Awesome Everywhere!

Congo, the Democratic Republic of the

Bukavu

United Arab Emirates

Dubai

United States

Alamance County, NC

Alaska

Ann Arbor, MI

Asheville, NC

Atlanta, GA

Austin, TX

Baltimore, MD

Bend, OR

Birmingham, AL

Boston, MA

Boulder, CO

Buffalo, NY

Cass Clay

Chicago, IL

Detroit, MI

Gloucester, MA

Indianapolis, IN

LA South Bay, CA

Los Angeles, CA

Louisville, KY

Madison, WI

Miami, FL

New York City, NY

North Minneapolis, MN

Northampton, MA

Northern Virginia (NOVA)

Oahu, HI

Oakland, CA

Oklahoma City, OK

Orlando, FL

Philadelphia, PA

Piqua, OH

Pittsburgh, PA

Plano, TX

Port Washington, NY

Portland, OR

Poughkeepsie, NY

Raleigh-Durham, NC

Rockport, MA

San Antonio, TX

San Francisco, CA

San Jose, CA

Santa Fe, NM

Seattle, WA

South Bend, IN

Tallahassee, FL

Twin Cities, MN

Washington, DC

Youngstown, OH

SciDance

Overview: SciDance is a collaboration between scientists and aerial dancers that will result in an aerial theater performance created by my aerial dance company Flight Collaborative. This work leverages methods of communicating in those respective fields, creating an immersion into scientific topics that is wholly different from the experience of either listening to a lecture or seeing an abstract dance performance. It will be both cerebral and kinesthetic!

Format and aesthetic: The performance will include three 15-20 minute acts, each focusing on the work of an Earth systems scientist, including the topics of forest regeneration, fire processes, and flood-erosion feedbacks. Each act will begin with the scientist delivering a 3-5 minute research lecture in the traditional academic format (i.e., the scientist speaking, accompanied by a powerpoint projected on a single surface). The act will then become increasingly abstract for its duration. Sound clips from the lecture will be looped and overlaid onto music, images from the powerpoint will be abstracted and projected onto multiple surfaces, and dancers who are responding both to the sound clips and the images will gradually be incorporated.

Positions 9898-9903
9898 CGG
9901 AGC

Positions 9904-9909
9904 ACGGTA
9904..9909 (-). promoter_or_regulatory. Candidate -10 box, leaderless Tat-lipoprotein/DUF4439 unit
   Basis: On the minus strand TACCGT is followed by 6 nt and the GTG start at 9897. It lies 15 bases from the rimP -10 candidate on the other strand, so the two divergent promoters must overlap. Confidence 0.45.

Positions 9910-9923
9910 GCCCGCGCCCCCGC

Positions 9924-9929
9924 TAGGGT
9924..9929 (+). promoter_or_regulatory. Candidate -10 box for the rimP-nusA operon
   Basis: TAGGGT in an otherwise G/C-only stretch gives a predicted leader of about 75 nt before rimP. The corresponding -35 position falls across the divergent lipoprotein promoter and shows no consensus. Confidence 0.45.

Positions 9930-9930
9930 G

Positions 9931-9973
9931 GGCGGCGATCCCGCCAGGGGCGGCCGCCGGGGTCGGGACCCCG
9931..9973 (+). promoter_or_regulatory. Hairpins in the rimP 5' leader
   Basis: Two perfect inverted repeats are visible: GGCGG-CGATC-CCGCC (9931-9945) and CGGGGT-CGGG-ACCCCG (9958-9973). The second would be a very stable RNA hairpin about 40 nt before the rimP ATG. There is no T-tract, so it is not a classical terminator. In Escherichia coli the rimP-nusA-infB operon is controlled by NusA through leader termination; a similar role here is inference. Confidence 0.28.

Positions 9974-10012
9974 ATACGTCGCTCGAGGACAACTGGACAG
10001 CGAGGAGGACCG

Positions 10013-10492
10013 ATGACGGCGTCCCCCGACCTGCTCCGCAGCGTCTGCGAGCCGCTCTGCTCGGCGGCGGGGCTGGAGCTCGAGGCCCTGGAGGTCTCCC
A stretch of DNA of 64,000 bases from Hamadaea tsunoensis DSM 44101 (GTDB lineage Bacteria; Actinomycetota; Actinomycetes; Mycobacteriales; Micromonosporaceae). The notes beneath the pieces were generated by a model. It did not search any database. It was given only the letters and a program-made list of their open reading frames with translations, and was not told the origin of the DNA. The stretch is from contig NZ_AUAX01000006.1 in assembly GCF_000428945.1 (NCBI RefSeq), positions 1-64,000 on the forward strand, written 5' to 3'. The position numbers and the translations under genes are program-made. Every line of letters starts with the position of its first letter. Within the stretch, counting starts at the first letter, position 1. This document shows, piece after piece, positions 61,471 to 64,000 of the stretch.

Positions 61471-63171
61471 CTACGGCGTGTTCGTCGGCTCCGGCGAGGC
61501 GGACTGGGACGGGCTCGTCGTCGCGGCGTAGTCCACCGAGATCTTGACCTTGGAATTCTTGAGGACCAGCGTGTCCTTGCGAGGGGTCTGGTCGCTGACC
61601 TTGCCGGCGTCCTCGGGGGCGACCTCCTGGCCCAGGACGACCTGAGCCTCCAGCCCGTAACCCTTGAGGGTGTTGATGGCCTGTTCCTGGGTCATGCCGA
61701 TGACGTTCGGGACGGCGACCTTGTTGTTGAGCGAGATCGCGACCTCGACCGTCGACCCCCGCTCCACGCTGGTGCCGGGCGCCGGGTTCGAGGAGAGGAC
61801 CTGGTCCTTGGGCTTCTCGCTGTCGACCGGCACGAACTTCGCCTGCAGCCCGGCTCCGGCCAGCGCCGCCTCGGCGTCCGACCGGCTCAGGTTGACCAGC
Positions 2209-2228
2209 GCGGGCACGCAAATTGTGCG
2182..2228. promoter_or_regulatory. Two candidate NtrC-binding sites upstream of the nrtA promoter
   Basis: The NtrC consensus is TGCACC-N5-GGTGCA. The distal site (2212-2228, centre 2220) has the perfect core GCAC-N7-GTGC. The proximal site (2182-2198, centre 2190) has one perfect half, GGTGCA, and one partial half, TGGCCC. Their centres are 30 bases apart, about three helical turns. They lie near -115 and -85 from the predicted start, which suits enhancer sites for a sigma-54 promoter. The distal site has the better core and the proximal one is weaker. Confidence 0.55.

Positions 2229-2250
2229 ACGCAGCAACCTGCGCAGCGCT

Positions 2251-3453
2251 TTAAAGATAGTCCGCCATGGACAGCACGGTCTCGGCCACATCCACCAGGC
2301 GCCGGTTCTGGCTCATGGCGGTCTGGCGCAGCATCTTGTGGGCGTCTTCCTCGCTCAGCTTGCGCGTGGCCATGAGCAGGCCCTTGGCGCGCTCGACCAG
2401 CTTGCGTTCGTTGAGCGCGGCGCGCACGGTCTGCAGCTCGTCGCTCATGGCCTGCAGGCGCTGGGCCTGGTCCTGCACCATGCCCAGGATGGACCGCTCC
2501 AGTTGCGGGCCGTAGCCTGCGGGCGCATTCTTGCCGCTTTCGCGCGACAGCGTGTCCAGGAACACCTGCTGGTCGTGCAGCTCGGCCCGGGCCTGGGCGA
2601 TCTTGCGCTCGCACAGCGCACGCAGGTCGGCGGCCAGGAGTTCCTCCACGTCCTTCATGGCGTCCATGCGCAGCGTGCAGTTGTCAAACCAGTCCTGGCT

Development of the work: The three acts will be developed over several sessions. In the initial session for each act, a scientist will deliver a research lecture to the artists, followed by Q & A. The dancers will be led through a series of improvisational exercises in which they will be asked to respond to the lecture in various ways (e.g., use different movement qualities to interpret a concept), culminating in a rough-draft dance piece. In subsequent sessions, the dancers will collaboratively develop the pieces, working iteratively with a projection artist and scientists so that collaborators in different fields will have an opportunity to learn from one another. These sessions will result in three independent but related 15-20 minute acts that constitute the final work.

Funded by Boulder, CO (June 2017)